John Hamilton Gray (New Brunswick politician)

John Hamilton Gray, QC (1814 June 5, 1889) was a politician in the Province of New Brunswick, Canada, a jurist, and one of the Fathers of Confederation. He should not be confused with John Hamilton Gray, a Prince Edward Island politician (and Father of Confederation) in the same era.

For the Father of Confederation from Prince Edward Island, see John Hamilton Gray (Prince Edward Island politician)
John Hamilton Gray
Premier of the Colony of New Brunswick
In office
Preceded byCharles Fisher
Succeeded byCharles Fisher
Member of the Canadian Parliament
for City and County of St. John
In office
Succeeded byIsaac Burpee
Personal details
St. George's, Bermuda
DiedJune 5, 1889 (aged 75)
Victoria, British Columbia
Political partyConservative
Elizabeth (Eliza) Ormond (m. 1845)

Gray was born in St. George's, Bermuda. His father, William, was naval commissary in Bermuda and later served as British consul in Norfolk, Virginia. Gray's grandfather, Joseph Gray, was a United Empire Loyalist from Boston who settled in Halifax, Nova Scotia following the American Revolution.

John Hamilton Gray was educated at King's College in Nova Scotia after which he became a lawyer in Saint John, New Brunswick. He also served as a captain in the New Brunswick Regiment of Yeomany Cavalry becoming a major in the Queen's New Brunswick Ranger by 1850. In 1854 he became lieutenant-colonel of the regiment.

Politically, Gray was a high Tory Conservative but also a moderate reformer. He joined the New Brunswick Colonial Association after it was founded in 1849. Gray moved a motion calling for a "federal union of the British North American colonies, preparatory to their immediate independence." The motion was defeated but was an anticipation of Canadian confederation. Gray was elected to the Legislative Assembly of New Brunswick as a supporter of the Colonial Association's platform of reforms in opposition to the Compact government. Lieutenant Governor Edmund Walker Head appointed Gray to the Executive Council causing the reform opposition to collapse and ending Gray's career as a Liberal. He was created a Queen's Counsel In 1853.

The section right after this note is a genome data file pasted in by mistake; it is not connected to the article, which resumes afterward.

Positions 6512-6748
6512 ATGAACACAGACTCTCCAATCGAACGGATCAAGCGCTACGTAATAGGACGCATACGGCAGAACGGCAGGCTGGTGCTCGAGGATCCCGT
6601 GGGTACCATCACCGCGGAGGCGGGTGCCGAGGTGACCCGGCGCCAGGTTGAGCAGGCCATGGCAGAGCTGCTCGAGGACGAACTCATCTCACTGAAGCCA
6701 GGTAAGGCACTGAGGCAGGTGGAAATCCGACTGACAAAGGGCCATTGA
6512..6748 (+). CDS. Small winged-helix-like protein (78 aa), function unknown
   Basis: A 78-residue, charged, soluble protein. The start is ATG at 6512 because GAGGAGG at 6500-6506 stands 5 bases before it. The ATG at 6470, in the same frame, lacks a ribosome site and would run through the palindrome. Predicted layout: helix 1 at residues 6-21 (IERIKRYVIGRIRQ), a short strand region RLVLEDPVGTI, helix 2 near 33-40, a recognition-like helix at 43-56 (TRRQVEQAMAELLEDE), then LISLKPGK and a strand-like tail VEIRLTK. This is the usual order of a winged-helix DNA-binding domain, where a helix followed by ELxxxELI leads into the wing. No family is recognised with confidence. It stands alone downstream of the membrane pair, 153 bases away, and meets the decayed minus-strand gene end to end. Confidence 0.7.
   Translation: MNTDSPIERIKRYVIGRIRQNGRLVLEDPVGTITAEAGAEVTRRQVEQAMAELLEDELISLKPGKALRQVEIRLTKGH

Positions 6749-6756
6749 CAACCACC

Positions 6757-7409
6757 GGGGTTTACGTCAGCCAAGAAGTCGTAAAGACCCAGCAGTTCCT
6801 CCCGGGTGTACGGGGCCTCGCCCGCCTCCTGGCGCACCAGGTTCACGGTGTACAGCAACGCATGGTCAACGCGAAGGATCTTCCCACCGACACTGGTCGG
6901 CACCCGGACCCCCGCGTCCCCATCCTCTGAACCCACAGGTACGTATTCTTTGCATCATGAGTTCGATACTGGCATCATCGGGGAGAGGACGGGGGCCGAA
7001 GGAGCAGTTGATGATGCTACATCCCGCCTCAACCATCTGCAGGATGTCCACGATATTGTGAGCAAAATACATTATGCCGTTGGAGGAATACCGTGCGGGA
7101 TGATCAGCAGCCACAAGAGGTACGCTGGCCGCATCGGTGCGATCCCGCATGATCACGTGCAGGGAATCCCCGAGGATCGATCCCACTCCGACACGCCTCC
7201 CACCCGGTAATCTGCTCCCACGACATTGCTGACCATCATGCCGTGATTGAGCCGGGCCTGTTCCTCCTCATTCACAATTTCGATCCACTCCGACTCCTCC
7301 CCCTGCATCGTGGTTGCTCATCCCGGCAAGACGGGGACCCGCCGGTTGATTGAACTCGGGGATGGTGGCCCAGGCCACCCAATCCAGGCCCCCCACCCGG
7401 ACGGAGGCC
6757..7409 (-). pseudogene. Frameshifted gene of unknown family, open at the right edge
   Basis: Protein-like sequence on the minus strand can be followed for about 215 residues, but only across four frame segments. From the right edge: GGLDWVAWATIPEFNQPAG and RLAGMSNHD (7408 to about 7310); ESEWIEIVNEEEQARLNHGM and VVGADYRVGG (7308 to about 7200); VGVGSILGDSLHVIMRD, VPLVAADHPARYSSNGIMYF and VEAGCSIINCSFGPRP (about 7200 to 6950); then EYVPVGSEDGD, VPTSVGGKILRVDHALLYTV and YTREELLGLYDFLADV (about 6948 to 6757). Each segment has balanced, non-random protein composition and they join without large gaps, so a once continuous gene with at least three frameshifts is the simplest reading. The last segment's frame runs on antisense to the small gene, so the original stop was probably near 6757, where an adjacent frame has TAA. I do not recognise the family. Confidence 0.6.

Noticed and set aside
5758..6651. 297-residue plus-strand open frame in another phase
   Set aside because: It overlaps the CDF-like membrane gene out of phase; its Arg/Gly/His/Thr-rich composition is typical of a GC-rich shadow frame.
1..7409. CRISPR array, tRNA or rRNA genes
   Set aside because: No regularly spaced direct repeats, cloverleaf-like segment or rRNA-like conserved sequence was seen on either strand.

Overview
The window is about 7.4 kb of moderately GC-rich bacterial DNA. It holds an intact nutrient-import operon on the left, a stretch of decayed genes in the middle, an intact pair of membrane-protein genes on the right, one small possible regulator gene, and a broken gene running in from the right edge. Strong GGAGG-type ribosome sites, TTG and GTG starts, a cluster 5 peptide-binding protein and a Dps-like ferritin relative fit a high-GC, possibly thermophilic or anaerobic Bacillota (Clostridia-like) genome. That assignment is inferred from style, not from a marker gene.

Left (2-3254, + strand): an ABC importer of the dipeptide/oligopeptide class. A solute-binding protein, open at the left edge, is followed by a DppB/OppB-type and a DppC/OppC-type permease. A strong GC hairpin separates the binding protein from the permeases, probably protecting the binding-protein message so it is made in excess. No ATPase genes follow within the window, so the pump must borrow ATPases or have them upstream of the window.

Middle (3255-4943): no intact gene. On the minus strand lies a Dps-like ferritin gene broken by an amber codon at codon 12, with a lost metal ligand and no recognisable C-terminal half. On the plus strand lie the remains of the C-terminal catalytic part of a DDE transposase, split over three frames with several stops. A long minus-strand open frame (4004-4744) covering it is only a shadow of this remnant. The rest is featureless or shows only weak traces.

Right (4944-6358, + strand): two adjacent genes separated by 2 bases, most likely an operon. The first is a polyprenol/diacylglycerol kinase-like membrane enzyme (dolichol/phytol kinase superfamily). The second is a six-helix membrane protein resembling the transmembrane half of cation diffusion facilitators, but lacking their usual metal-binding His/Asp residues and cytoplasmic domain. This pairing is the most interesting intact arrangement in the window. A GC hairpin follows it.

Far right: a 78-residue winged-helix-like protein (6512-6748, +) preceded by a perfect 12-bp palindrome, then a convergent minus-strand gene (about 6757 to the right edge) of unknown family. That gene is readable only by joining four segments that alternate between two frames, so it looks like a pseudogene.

Gray became leader of the Conservatives in the Legislative Assembly and found himself leader of the opposition after the 1854 elections, the first held under responsible government, elected a Liberal (or Reform) administration ending "compact" government. In 1855, Lieutenant-Governor Thomas Manners-Sutton dismissed the Reform government over its attempt to institute prohibition and asked Gray to form an administration.

As Premier, Gray led the Conservatives to victory in the June 1856 election on an anti-prohibition platform and repealed the liquor law. However, with the central issue uniting his government now resolved he became unable to command a majority in the legislature and resigned in May 1857.[1]

Gray continued in opposition as a Conservative MLA. He also led committees of inquiry into railway construction and investigated allegations of patronage and corruption but he concluded that the railway was "sound". After 1860, Gray drifted away from his fellow Conservatives and became supportive of Samuel Leonard Tilley's Liberal government but was defeated in the 1861 election for his efforts.

Out of elected politics, Gray returned to his practice as a lawyer and was appointed to an inquiry board on the land question in Prince Edward Island.

Gray became an active supporter of Canadian Confederation and joined Tilley's new Liberal-Conservative Party returning to the legislature in a by-election in 1864. Gray served as a delegate to the Charlottetown Conference only to return to New Brunswick to face growing hostility to the confederation project and lost his seat in the 1865 election that brought the Anti-Confederation Party to power. Gray returned to the legislature in 1866 and served as Speaker. When confederation became a reality, Gray won a seat in the House of Commons.

He did not run for re-election in 1872. He was appointed judge of the Supreme Court of British Columbia and moved west reluctantly. He served on the 1885 Royal Commission on Chinese immigration.[2]

On the court, Gray ruled in 1878 that the province's Chinese Tax Act was unconstitutional as its purpose was to "drive the Chinese from the country, thus interfering at once with the authority reserved to the Dominion Parliament as to the regulation of the trade and commerce, the rights of aliens, and the treaties of the empire."

He was a Freemason of Albion Lodge No. 500 in St. John, NB, and Civil Service Lodge No. 148 in Ottawa.[3]

John Hamilton Gray died in Victoria, British Columbia and is interred there in the Ross Bay Cemetery. He is the only father of confederation buried west of Ontario.[2]

Recognition and legacy

  • In 1968, a CN automobile/passenger/railcar ferry entered service carrying the name MV John Hamilton Gray, honouring both Fathers of Confederation.
  • "John Hamilton Gray". Dictionary of Canadian Biography (online ed.). University of Toronto Press. 1979–2016.
  • John Hamilton Gray – Parliament of Canada biography


  1. Arndt, Ruth (Spence); Spence, F. S. (Francis Stephens) (1919). Prohibition in Canada; a memorial to Francis Stephens Spence. Robarts - University of Toronto. Toronto Ontario Branch of the Dominion Alliance. p. 81. Retrieved 21 February 2018.
  2. Francis (ed), Daniel (2000) [1999]. Encyclopedia of British Columbia. Harbour Publishing. p. 301. ISBN 1-55017-200-X.CS1 maint: extra text: authors list (link)
  3. Michael Jenkyns (July 2017). "Canada's Sesquicentennial - Freemasonry and Confederation". Grand Lodge A.F. & A.M. of Canada in the Province of Ontario. Archived from the original on 19 December 2018. Retrieved 5 December 2018.
This article is issued from Wikipedia. The text is licensed under Creative Commons - Attribution - Sharealike. Additional terms may apply for the media files.